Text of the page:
Being a business woman and now having 2 daughters, International Women’s day for me represents being the best role model that I can be for my girls and teaching them that absolutely anything is possible in this life.
As we see in another International Women’s Day, I want to take a moment to consider how we can shape the future. My dream is a world where men and women can share childcare responsibilities equally and both can excel at their careers without the guilt of missing out on family life. My vision is that the next generation of children will be able to access spaces like Third Door as the norm, rather than the exception by the time they have their own children. I’m committed to creating a movement to bring about a change in the culture of working families, where it is normal to work near your children and also focus on your own career
International Women’s Day is exceptional in providing support for women in many industries, encouraging them to persevere in their chosen career, even if the industry has been traditionally male dominated. There are many initiatives which aim encourage women to get into STEM. International Women’s Day helps promote these initiatives and celebrates the amazing achievements of women in tech industry.
For me, there is no better theme for this years International Women’s Day than Balance for Better. Balance is about getting joy from all of the elements of life and being able to thrive at work, play and family life in a way where we are nurturing our relationships, living intentionally and moving forward, towards our dreams and ultimate goals. IWD is the perfect time to celebrate the journeys and achievements of all women, but also specifically mothers, who can often struggle with the pressure to raise a family, keep a house and excel at a career, but who do all that is asked of them with a smile on their face and unconditional love in their heart for their family. I salute you!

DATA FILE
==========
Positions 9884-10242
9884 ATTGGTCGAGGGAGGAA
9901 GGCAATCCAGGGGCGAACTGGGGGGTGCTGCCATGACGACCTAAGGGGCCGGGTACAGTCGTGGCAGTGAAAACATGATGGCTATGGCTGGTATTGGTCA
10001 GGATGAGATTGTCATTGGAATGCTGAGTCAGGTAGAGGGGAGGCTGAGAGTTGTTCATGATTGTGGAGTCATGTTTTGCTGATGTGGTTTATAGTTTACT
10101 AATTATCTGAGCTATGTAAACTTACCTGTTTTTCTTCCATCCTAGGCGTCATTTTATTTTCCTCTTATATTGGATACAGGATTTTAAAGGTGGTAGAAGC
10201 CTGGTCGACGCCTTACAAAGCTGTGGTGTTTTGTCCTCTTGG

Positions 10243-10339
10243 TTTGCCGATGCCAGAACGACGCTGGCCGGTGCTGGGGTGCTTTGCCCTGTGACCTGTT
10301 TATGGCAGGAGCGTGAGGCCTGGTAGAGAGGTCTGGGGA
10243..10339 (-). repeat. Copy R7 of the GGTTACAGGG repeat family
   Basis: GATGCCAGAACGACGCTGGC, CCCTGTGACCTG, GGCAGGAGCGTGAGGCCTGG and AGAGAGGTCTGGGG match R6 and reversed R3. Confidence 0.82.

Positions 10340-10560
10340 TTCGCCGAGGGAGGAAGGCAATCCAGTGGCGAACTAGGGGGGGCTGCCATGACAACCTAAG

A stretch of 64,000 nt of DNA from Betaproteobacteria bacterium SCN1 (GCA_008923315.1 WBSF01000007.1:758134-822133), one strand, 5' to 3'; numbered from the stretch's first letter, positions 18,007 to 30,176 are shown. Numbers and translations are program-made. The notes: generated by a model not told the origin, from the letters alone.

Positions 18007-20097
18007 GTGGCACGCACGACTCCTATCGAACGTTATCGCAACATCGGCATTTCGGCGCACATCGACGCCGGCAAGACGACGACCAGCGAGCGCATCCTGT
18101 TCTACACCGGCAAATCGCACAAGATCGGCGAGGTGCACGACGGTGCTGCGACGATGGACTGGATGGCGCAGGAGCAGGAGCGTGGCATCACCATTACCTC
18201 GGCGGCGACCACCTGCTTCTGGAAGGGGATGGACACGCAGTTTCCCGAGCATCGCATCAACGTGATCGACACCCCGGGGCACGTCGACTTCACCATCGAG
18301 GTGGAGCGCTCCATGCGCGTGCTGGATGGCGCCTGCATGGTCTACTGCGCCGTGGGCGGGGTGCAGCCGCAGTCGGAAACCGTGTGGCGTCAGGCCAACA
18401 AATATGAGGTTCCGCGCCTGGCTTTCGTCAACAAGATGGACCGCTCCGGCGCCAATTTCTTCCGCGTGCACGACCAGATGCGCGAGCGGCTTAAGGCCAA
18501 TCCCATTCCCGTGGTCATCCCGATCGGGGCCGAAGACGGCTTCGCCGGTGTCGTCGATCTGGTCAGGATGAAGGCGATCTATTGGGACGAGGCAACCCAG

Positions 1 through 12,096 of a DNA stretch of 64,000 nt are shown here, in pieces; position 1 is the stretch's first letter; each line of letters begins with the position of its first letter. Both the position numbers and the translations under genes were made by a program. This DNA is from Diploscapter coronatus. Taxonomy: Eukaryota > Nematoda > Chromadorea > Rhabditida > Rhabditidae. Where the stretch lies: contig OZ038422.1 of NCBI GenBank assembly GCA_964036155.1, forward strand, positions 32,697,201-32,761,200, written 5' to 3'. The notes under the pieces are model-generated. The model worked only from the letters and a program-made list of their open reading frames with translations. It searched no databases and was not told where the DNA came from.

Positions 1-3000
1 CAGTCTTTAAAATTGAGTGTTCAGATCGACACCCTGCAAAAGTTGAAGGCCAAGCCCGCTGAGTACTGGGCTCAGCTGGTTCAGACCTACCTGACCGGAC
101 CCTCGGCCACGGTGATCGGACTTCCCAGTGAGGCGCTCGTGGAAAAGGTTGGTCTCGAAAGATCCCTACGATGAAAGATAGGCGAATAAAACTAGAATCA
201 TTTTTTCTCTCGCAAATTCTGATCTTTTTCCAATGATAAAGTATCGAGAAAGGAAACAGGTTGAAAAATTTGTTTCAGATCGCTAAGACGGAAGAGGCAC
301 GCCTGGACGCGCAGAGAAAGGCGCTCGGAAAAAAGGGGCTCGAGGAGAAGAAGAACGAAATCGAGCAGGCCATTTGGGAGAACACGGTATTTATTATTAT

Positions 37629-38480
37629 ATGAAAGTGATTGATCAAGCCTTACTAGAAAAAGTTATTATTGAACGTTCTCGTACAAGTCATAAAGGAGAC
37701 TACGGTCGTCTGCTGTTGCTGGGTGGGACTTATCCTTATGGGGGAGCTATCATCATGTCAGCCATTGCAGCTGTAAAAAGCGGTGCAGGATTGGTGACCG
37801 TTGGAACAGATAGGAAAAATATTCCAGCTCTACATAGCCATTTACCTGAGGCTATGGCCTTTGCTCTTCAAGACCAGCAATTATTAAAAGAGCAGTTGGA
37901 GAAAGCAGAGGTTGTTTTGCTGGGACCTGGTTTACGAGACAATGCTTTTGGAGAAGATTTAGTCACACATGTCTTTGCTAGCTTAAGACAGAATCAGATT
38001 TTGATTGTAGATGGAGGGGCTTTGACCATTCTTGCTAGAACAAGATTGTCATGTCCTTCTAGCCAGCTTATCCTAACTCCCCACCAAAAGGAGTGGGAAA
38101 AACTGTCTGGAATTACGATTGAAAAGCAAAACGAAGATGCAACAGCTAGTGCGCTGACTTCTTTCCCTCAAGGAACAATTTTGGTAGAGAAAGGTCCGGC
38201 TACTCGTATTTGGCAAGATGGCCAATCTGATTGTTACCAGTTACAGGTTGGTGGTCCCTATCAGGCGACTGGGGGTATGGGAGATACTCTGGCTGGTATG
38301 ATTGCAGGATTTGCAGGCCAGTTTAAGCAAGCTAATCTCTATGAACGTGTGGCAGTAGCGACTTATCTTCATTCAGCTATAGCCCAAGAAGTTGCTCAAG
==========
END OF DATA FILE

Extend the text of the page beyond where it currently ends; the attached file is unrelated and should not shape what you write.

As a woman in a male-dominated profession, International Women’s Day reminds me how much I owe to the women who came before me and my responsibility to show the next generation that no job need be off limits.
When I started out funeral directors were almost exclusively male. The first time I carried a coffin into church I heard “He’s got long blonde hair!” followed by “Gracious! It’s a woman”. My grandmother was a radio technician despite being told it wasn’t a job for a woman and she gave me the confidence to do anything I wanted.
International Women’s day reminds me that sisterhood is a powerful thing. It’s great when women support each other because, even though I’ve seen lots of change for the better since I started work, the workplace still feels man-made.
The challenge of inspiring girls into business and technology is very real (I know – I have two girls at secondary school!). Challenge, inspire when and where you can, and be relevant and visible. The change will come, but only if we do this as leaders.
For me, International Women’s Day is a fantastic opportunity to connect with other women, celebrate their achievements and be inspired. As an executive head hunter, I am responsible for placing candidates into senior positions and onto boards in the private sector and in public life. I’m proud to say that last year we achieved a 50/50 gender split for all of our appointments, which is sadly still highly unusual in the industry. Experience has taught me that the lack of visibility of women in senior roles can have a trickle-down effect – the less we see people like us in senior positions, the less we believe we can aspire to those roles. I believe that International Women’s Day is a great opportunity to showcase the many fantastic role models across all spheres of business and public life, and to remind us what women can – and do – achieve.